How we won fight to name cathedral fraudster

Rene Mugenzi claimed his life would be under threat if it was revealed that he lived in Norwich, yet

Rene Mugenzi claimed his life would be under threat if it was revealed that he lived in Norwich, yet he posted public photos on Facebook of his life in Norwich. Photo: Facebook/Rene Mugenzi - Credit: Archant

Rene Mugenzi. Until Friday, printing those two words in this newspaper could have landed us in prison.

Rene Mugenzi arrives at Norwich Crown Court fora hearing. Photo: Archant

Rene Mugenzi arrives at Norwich Crown Court fora hearing. Photo: Archant - Credit: Sonya Duncan

It has taken three months of back and forth between two courts to be able to tell you this: Rene Mugenzi stole £220,000 from St John the Baptist Cathedral while volunteering as its treasurer. On Friday he was jailed for 27 months at Norwich Crown Court.

Normally, reporting the facts of a court case is straightforward - but this time it was not.

His legal team fought for three months to prevent you knowing about the case.

Mugenzi first appeared at Norwich Magistrates’ Court on July 15 and admitted fraud at the cathedral.

Rene Mugenzi kept active social media profiles, but claimed that his life was under threat if his lo

Rene Mugenzi kept active social media profiles, but claimed that his life was under threat if his location was given away. Image: Twitter - Credit: Archant


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However, after he pleaded, his solicitor David Foulkes asked magistrates to ban the press publishing Mugenzi’s name.

He argued that his client’s life was under threat from the Rwandan Government, as he was an opposition activist.

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In 2011 Mugenzi had been given a “threat to life” notice by the Metropolitan Police, warning him about the Rwandan regime.

If his name and location was published this would lead to his life being endangered, his solicitor said.

Rene Mugenzi's Wikipedia page. Image: Wikipedia

Rene Mugenzi's Wikipedia page. Image: Wikipedia - Credit: Archant

Our court reporter responded by telling magistrates that he should be named, like every other adult defendant who appears before the courts.

However, the magistrates agreed to impose an order banning his name being published until his sentencing at Norwich Crown Court.

Printing his name was now contempt of court - an offence which can land you in prison.

But the problem with the order was that by banning publication of his name, we could not report anything about the case. If we did it would cast suspicion on anyone linked to the cathedral.

It was only the day after the hearing, when we researched Mugenzi, that we realised how bizarre the magistrates order was.

We found he had repeatedly appeared in the media, published photos of his location on social media, revealed his work addresses online and even stood to become an MP in 2015.

We wrote to magistrates asking them to overturn the order in light of this information.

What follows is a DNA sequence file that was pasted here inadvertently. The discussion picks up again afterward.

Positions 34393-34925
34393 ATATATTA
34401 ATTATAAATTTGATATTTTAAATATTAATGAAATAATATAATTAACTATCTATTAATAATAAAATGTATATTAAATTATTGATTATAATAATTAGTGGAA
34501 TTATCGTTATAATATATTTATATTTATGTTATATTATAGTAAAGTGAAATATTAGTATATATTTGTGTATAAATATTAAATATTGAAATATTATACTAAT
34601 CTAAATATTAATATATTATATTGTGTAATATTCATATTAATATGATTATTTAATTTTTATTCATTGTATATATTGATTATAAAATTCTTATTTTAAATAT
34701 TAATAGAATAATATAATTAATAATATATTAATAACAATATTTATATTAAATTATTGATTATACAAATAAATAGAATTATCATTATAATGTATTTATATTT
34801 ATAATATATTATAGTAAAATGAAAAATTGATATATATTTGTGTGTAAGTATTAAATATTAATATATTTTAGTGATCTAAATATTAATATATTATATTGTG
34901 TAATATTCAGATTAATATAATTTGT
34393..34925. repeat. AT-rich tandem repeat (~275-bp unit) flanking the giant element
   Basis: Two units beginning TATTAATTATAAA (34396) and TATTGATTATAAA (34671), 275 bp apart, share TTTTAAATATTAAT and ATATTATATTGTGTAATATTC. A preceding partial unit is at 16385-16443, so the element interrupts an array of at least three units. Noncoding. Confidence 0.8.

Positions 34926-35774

The court refused and said as the case was going before Norwich Crown Court, it was for the judge there to deal with it.

The magistrates court also said that when Mugenzi was sentenced, the order banning his name being published would expire, meaning that his legal team would have to apply for a new order, which we could then argue against.

However, there was a problem with this. An error at the magistrates’ court meant the order banning him being named did not state that it would expire upon sentencing.

This meant that when we got to crown court, at the end of September, Judge Katharine Moore said she was unable to overturn the order as she had no power over the magistrates court.

Mugenzi’s sentencing was delayed until mid-October to clear the matter up.

In the meantime, his legal team sent their application to the court, arguing why Mugenzi should not be named.

The Crown Prosecution Service, which was bringing the case against Mugenzi, responded by siding with this newspaper, and arguing his name could be published.

In our response to the court, we argued that Mugenzi had repeatedly revealed his location.

We found posts on Twitter where he had even broadcast the train he was currently travelling on.

We found a photo he had published publicly on Facebook completing the Run Norwich race last year, with the word “Norwich” on his vest.

On the website LinkedIn, he had revealed his work locations since 2011, including the University of East Anglia.

None of this we argued, was the behaviour of someone who believed their life was under threat, or someone trying to keep their location secret.

When we returned to court, on October 16, Judge Moore heard both sides of the argument and rejected the defence’s application.

She said the principle of open justice should be upheld and said the fears about Mugenzi’s life being under threat were “not well founded” and had “no reliable support”.

She praised this newspaper for acting with “conspicuous care”.

It meant that on sentencing on Friday, we could finally tell you this story.

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